A recent survey sizes up the American workforce's skills gaps.
A majority of executives interviewed (92 percent) admit that there is a gap in U.S. workforce skills. Surprisingly, only 22 percent of executives believe that this gap was technical in nature. Nearly half (44 percent) believe that American workers lack the soft skills necessary to help a business succeed.
What is causing the dearth of soft skills among American workers? Fifty-nine percent of the executives surveyed blame higher education. Barry Schwartz, a professor of psychology at Swarthmore College, echoes this sentiment. He says the rising cost of attending colleges and universities have put these institutions under pressure to produce students with
hard skills. Meanwhile, soft skills, such as critical thinking, are filtered out of curriculums.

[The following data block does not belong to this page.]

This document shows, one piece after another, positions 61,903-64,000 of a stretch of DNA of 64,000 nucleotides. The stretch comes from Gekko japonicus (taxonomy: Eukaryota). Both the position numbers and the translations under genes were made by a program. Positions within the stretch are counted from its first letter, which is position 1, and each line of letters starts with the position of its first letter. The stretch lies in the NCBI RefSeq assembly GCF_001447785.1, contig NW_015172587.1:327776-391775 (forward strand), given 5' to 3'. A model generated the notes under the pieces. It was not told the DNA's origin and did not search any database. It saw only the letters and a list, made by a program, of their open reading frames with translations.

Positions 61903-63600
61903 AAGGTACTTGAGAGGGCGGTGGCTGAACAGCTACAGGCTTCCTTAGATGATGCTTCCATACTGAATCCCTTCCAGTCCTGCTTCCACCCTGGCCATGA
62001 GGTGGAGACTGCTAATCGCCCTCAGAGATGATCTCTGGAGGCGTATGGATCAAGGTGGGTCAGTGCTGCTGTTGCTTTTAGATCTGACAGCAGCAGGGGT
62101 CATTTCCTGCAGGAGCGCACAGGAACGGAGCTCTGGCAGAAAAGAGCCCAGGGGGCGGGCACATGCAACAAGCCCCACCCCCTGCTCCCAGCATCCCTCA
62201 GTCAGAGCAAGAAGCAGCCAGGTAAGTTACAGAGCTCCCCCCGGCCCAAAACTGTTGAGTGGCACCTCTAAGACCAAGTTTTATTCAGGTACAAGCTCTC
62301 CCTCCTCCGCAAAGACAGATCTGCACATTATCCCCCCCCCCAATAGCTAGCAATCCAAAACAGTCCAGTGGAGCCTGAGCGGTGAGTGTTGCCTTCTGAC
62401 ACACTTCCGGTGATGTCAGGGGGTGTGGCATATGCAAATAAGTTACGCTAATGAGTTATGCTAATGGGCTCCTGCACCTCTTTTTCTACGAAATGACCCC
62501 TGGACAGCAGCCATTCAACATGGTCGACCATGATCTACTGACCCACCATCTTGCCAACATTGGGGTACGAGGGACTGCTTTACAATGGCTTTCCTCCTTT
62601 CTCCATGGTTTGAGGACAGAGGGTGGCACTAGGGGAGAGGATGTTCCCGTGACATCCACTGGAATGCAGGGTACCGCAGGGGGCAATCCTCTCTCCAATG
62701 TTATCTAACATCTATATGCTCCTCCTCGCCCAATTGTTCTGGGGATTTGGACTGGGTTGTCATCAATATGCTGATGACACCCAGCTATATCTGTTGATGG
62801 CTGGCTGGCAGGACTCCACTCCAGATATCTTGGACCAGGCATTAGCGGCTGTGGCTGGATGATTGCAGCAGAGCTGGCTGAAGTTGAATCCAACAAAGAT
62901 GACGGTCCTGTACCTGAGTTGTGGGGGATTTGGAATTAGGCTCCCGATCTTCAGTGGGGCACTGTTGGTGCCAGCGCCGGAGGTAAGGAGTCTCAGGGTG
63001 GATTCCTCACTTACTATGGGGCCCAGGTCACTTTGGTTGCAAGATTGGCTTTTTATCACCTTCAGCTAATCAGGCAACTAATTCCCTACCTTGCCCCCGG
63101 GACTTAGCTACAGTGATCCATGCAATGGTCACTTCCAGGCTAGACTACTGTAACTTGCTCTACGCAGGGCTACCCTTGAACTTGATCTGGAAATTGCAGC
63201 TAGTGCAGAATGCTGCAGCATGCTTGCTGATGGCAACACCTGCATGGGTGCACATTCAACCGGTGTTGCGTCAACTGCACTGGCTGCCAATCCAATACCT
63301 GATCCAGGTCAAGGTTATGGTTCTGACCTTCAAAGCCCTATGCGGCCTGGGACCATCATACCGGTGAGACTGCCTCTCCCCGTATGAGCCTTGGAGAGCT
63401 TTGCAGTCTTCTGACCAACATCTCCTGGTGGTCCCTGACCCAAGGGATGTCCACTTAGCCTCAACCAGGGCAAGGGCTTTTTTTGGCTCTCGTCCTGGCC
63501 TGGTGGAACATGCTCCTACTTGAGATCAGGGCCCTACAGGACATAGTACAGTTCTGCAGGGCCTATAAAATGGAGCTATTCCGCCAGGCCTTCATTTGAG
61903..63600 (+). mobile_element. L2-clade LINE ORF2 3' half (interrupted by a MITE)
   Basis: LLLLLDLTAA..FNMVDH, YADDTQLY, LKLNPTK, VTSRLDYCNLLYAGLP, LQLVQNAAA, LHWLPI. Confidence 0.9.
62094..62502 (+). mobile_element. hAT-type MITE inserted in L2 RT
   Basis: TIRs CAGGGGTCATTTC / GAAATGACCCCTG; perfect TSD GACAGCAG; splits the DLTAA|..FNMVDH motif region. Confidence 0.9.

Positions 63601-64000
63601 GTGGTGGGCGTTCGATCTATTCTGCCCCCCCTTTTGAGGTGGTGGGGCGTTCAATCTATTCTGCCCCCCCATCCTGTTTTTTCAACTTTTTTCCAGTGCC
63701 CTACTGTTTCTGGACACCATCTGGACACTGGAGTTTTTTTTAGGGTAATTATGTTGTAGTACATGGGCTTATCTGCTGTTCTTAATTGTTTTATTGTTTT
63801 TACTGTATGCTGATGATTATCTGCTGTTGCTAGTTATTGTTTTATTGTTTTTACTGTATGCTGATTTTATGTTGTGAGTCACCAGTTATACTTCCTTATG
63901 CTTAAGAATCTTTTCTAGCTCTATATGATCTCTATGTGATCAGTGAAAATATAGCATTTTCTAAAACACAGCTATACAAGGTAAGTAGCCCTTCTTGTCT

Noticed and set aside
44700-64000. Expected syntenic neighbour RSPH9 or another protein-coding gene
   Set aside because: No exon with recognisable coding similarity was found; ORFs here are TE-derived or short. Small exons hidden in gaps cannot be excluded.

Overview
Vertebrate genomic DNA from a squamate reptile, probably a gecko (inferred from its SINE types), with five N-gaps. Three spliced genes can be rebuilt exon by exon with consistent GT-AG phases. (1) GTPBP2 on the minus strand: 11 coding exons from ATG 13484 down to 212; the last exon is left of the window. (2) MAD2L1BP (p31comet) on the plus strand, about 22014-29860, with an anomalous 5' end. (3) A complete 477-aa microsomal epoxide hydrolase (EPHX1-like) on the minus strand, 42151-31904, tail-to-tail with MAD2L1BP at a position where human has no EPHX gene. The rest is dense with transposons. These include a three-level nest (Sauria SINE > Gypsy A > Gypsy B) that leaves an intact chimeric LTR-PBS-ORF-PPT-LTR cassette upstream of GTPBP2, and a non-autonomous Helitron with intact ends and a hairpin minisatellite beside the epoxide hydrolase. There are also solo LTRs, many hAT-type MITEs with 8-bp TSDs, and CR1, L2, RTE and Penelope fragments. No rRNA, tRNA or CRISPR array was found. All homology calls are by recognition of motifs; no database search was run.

In a recent article for LinkedIn, Schwartz writes, "We need people who are capable of having small ideas and developing them meticulously. ... But we also need people capable of recognizing big problems and articulating them in a way that can move scholarly disciplines and professional practices in a whole new direction."
Executives can't wait for an overhaul of higher education because they need workers now with the technical skills to solve today's problems and mental agility to address tomorrow's business needs. Of the executives who believe there is a skills gap, 89 percent say that apprenticeships and training programs could help. But 42 percent say that in-house training programs would be too expensive. Executives must decide whether the cost of hiring workers who lack necessary skills outweighs the cost of training those workers.